The oldest and strongest emotion of mankind is fear, and the oldest and strongest kind of fear is fear of the unknown.
—-from Supernatural Horror in Literature

H.P. Lovecraft

Short Story Day 3 – A Study in Emerald

3. – A Study in Emerald
Neil Gaiman

Click to access emerald.pdf

Now we find ourselves with a short story set in a nonexistent past, but not of the past (real or imagined) – the story is almost a decade old (it won the Hugo Award for Best Short Story in 2004) but it is a piece of the modern, internet world. You can call it a form of fan-fiction. As a matter of fact, it is a Crossover – the characters and style from Sherlock Holmes have been transplanted into the world of H.P. Lovecraft’s Cthulhu Mythos.

Not only that… it is a world of alternate history. In it, 700 years prior, Lovecraft’s Great Old Ones have… well, if you want to know what they have done, you have to read the thing.

Finally, it is in a unique and modern form. It’s published on the ‘net as a PDF – in the format of a Victorian Newspaper, complete with odd and disturbing advertisements. Take a close look at the ads, BTW, they are full of interesting references.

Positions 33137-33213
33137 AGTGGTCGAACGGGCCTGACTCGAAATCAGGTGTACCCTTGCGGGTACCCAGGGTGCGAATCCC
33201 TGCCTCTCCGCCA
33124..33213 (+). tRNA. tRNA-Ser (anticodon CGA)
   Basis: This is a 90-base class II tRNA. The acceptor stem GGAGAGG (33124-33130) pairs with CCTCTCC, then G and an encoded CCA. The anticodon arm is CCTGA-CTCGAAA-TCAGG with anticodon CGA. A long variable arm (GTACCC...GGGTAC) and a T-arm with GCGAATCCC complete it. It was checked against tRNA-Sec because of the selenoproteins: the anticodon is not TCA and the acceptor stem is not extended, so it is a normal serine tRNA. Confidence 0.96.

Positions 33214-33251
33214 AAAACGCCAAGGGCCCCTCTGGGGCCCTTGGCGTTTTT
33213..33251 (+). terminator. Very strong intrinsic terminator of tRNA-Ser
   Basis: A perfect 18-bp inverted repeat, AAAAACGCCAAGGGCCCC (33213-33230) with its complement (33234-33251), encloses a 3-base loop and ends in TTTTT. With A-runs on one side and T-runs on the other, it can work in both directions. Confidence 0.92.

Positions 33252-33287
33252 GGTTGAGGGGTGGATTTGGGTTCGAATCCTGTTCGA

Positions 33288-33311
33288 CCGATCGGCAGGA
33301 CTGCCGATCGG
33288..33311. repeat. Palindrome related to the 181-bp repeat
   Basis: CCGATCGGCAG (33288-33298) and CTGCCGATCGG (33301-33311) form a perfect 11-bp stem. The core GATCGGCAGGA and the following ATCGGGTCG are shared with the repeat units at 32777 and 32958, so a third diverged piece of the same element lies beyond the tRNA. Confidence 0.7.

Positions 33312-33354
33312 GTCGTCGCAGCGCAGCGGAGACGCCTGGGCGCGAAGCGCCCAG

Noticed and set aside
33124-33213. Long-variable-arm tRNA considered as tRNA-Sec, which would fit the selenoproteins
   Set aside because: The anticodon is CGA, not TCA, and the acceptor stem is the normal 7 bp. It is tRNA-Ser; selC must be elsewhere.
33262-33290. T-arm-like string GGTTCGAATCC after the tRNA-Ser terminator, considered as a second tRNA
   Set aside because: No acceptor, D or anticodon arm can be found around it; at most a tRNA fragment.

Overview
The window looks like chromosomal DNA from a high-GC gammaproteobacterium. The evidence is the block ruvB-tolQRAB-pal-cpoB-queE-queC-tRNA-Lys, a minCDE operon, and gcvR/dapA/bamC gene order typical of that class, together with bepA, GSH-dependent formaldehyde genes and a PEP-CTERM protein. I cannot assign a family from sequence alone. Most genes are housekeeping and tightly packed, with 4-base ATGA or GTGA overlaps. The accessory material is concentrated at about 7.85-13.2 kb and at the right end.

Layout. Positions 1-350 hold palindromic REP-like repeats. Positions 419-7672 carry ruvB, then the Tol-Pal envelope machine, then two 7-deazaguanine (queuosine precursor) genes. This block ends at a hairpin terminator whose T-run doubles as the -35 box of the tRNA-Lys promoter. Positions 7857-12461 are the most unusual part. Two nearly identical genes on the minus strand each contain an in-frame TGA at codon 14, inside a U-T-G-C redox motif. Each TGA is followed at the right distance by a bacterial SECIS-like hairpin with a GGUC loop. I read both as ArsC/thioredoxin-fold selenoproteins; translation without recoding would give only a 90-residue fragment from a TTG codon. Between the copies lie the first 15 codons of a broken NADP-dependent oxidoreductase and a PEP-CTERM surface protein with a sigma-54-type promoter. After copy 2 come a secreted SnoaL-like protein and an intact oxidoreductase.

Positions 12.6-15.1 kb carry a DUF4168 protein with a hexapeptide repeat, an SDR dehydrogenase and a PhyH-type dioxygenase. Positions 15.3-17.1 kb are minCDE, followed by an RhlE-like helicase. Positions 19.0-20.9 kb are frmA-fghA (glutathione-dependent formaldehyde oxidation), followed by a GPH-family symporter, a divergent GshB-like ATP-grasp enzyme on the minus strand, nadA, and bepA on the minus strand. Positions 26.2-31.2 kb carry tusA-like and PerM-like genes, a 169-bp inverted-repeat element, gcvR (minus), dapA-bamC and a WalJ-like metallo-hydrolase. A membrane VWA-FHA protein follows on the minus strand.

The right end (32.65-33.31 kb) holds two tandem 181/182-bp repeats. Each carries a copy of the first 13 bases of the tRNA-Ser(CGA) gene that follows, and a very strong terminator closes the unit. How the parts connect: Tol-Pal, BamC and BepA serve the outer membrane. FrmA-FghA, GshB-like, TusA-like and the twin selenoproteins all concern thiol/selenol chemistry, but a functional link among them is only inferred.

Clever and cleverer. The short piece manages to cram a lot of (alternate) history and backstory in and around its detective yarn.

Be careful about that yarn… you are forewarned. Nobody is who you think they are. Black is white and white is black. See if you can figure it out. If you can’t, the Wikipedia Page will illuminate it all for you.

So it is all clever and as skillfully put together as a Swiss Watch… but it is worth reading? Of course it is. It is a lot of fun. It is a puzzle inside a puzzle, wrapped in a puzzle. It is a pastiche. It is a homage. It is the sort of think you will like, especially if you like that sort of thing.

I shall not forget the mirrored surface of the underground lake, nor the thing that emerged from the lake, its eyes opening and closing, and the singing whispers that accompanied it as it rose, wreathing their way about it like the buzzing of flies bigger than worlds.

That I survived was a miracle, but survive I did, and I returned to England with my nerves in shreds and tatters. The place that leech-like mouth had touched me was tattooed forever, frog-white, into the skin of my now-withered shoulder. I had once been a crack-shot. Now I had nothing, save a fear of the world-beneath-the-world akin to panic which meant I would gladly pay sixpence of my army pension for a Hansom cab, rather than a penny to travel underground.
—-from A Study in Emerald, by Neil Gaiman

Sandra Dee and the Son of Cthulhu